George Turner ■ The Offshore Wrapper – Sunday 15 October
Welcome to the Offshore Wrapper, a weekly roundup of news from the world of tax and tax havens. If you want to receive the wrapper in your inbox every week, you can subscribe here.
Buying citizenship with the secret currency
The tiny pacific nation of Vanuatu has developed an interesting twist on the practice of selling citizenship. The tax haven nation is offering people to become citizens for just 42 Bitcoins! Ok with the current Bitcoin bubble 42 Bitcoins isn’t that cheap – it is the equivalent of around $236,000.
The sale of citizenship by tax havens has been of concern to anti-corruption campaigners for some time. The worry is that individuals can use citizenship to flee corruption investigations or other criminal proceedings back home. As Global Witness put it: “After all, if the passport makes you a citizen of a country that has a non-extradition treaty with your country and enjoys strong rule of law you can sleep safe and sound in your luxury home.”
The use of Bitcoin creates an extra layer of murkiness for the Vanuatu scheme. Bitcoin is an anonymous, online currency. Unlike any other form of online transfer of money (e.g. a bank transfer), transactions in Bitcoin are entirely anonymous. It is the online version of handing someone cash, no record of where the money comes from, no record of the transaction. See no evil, hear no evil.
Panama Papers continue to make waves in South America
The long tail of the Panama Papers continues to impact politics in South America. In Argentina the Panama Papers have become an election issue after it has been alleged that the country’s former president, Cristina Fernandez de Kirchner, stashed ‘dirty money’ in Miami.
The claim was made by Argentina’s top anti-corruption prosecutor, Laura Alonso, and comes in advance of elections where de Kirchner is running for the Senate. Alonso’s office refused to answer any questions on her claim, saying she could not comment on an ongoing investigation, despite announcing her allegation on national TV.
De Kirchner denies the allegations.
In Bolivia the government has recently introduced a new anti-tax haven bill. There is little detail on the proposals, but the government commitment to take action came after a report on the the Panama Papers in Bolivia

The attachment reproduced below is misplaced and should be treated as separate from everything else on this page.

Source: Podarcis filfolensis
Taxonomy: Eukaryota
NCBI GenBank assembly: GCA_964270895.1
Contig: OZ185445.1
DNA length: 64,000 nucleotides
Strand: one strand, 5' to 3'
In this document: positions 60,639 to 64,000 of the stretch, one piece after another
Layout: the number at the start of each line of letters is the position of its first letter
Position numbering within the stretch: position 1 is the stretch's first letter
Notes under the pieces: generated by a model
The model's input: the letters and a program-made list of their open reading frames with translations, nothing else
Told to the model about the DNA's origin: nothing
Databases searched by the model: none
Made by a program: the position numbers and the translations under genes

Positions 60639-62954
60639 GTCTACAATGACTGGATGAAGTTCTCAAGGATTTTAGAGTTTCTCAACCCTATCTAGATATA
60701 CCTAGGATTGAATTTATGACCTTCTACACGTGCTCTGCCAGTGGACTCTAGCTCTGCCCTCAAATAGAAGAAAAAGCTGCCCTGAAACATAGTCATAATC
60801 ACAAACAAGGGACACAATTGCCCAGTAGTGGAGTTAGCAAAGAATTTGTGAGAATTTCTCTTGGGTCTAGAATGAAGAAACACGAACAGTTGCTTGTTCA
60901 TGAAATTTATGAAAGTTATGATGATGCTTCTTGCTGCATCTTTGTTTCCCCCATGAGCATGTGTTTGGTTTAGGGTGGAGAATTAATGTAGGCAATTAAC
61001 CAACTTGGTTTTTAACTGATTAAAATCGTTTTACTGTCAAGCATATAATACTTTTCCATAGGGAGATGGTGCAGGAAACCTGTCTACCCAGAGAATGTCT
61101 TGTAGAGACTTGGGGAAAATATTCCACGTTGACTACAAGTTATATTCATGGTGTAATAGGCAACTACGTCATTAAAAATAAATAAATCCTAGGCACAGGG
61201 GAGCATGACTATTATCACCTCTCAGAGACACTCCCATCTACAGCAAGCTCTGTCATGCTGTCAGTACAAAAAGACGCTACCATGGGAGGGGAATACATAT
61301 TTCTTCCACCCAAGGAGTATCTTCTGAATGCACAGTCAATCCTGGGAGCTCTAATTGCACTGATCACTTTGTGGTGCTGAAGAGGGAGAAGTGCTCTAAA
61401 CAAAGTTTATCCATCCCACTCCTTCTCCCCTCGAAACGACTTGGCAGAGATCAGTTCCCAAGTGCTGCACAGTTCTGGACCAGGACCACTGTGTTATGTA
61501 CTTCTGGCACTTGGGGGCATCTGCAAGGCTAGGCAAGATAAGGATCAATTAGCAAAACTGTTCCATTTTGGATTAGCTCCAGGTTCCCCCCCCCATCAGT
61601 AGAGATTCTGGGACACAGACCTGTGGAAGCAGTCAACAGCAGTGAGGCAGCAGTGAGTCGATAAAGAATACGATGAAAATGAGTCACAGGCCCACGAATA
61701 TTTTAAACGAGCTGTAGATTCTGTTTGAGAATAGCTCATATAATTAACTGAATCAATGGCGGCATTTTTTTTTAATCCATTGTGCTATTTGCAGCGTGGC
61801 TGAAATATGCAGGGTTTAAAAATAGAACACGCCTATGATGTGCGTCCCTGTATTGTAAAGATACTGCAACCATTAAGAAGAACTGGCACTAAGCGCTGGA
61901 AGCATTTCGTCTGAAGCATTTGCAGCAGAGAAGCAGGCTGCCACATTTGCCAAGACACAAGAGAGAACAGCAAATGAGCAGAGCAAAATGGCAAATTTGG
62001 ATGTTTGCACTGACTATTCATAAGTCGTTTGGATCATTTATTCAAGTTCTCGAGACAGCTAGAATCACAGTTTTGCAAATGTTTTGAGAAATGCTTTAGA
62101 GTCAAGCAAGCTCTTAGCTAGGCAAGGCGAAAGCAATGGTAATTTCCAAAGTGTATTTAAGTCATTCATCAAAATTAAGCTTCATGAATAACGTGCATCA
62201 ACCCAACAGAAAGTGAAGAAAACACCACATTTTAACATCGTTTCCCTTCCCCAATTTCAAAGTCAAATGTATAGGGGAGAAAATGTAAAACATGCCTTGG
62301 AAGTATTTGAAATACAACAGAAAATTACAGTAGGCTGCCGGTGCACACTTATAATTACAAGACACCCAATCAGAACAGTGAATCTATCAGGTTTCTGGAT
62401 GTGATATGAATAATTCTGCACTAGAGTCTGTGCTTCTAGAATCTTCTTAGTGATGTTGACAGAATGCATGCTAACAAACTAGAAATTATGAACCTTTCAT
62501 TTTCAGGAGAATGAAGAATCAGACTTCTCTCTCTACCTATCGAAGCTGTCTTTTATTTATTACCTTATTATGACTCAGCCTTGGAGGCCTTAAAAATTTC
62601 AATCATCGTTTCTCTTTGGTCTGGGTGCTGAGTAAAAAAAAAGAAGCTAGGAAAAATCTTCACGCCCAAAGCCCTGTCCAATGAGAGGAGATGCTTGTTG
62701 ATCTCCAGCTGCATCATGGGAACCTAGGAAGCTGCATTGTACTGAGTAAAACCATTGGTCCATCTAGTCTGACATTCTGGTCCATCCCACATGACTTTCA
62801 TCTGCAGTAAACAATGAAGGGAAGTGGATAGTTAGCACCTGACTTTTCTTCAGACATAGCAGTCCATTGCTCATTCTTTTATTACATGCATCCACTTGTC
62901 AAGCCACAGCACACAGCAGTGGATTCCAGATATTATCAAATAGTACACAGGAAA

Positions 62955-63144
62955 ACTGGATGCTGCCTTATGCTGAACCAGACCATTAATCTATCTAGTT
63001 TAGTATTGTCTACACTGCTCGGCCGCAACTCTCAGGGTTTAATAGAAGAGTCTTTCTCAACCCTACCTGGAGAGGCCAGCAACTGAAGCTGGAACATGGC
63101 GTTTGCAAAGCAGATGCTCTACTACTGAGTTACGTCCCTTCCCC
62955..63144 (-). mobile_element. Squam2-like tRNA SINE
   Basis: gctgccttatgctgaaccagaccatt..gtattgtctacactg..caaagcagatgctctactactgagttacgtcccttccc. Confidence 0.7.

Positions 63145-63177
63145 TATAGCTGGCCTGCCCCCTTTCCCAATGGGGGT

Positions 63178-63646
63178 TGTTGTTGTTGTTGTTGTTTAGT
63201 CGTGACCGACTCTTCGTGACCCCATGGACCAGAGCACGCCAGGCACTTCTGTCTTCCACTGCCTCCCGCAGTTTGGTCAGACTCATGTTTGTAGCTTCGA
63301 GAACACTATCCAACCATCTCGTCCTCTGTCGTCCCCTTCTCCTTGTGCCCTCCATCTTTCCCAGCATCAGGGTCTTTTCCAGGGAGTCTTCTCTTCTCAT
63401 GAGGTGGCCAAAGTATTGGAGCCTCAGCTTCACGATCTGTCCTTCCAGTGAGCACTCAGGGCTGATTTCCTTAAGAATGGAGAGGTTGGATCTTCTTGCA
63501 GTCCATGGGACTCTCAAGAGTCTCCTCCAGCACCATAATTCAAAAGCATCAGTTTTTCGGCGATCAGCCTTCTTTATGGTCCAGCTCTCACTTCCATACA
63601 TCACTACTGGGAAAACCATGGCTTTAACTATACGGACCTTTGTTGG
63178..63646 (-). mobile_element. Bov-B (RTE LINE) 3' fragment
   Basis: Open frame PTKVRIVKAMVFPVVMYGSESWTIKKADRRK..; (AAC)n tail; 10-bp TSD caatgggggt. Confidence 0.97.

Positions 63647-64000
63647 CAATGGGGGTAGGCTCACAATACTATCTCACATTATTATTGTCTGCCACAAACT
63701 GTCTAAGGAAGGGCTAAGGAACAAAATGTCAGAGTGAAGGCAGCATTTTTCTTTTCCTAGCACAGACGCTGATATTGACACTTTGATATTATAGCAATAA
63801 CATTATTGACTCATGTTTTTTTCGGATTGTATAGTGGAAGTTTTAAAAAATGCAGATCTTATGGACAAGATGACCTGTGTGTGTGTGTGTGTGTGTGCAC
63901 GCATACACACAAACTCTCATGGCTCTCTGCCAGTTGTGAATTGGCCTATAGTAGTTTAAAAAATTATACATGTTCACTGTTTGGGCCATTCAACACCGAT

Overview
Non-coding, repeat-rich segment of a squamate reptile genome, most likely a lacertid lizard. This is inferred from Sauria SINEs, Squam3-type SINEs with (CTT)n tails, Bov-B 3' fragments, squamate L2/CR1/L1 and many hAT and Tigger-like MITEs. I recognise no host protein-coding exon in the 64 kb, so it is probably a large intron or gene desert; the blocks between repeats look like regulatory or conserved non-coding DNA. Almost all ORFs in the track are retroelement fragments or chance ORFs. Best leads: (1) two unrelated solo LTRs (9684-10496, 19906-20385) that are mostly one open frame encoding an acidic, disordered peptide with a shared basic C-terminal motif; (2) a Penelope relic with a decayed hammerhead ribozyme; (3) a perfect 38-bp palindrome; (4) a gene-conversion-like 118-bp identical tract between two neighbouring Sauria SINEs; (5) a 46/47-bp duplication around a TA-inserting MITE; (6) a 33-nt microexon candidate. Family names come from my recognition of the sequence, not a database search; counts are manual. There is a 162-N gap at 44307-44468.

Swiss must do more to fight tax avoidance and money laundering
Switzerland has been told it must do more to fight corruption and tax avoidance by a UN expert on foreign debt and human rights. Following a visit to the country, Juan Pablo Bohoslavsky highlighted how Swiss banks had been used for the Petrobras corruption scandal and in suspicious cash flows linked to the Malaysian sovereign wealth fund 1MDB. Mr Bohoslavsky said: “It is especially troubling that these events are not from years ago – the money was still being accepted until quite recently”.
The UN expert did not just restrict his remarks to money laundering, also criticising the country for a corporate tax regime that encourages profit shifting by multinational companies, removing money untaxed from foreign subsidiaries in the developing world and holding back economic development.
Exclusive offer for Wrapper readers – new book on Pikkety
Thomas Piketty’s seminal work, Capital in the 21st Century, has had a huge impact on modern economic discourse – and with 1.5m copies sold, the book has no doubt contributed to some wealth accumulation of its own.
But with the tome weighing in at a hefty 696 pages, how many people have actually read the whole thing?
Zed Books has come to the rescue with he publication of Pocket Piketty. This book explains Piketty’s work in a handy 162 pages. Written by Jesper Roine, himself a leading expert on wealth and inequality. Jesper is one of the contributors to the World Top Incomes Database, upon which much of Piketty’s work is based.
Here at TJN we have negotiated a special deal on the book for readers of the Wrapper. Just need to go to the Zed Books website and enter the promotion code ZEDPOCKET in the checkout to get a 20% discount.
Just why did the head of Brazil’s Olympic Committee, Carlos Nuzman, have 16 gold bars stashed away in a Swiss bank? A question that Brazil’s prosecutors, who arrested Nuzman this week, are seeking answers to.
Nuzman is accused of facilitating bribery to members of the International Olympic Committee in order to secure the Olympics for Brazil in 2016.
And Nuzman isn’t the only sports administrator in trouble this week. It was also announced that Switzerland has open criminal investigations into the former Fifa Secretary General Jérôme Valcke and Nasser al-Khelaifi, the chairman of Paris Saint-Germain following accusations of bribery in Qatar’s bid to host the World Cup in 2022.
Photo credit: Mark Fischer on Flickr shared under the Creative Commons License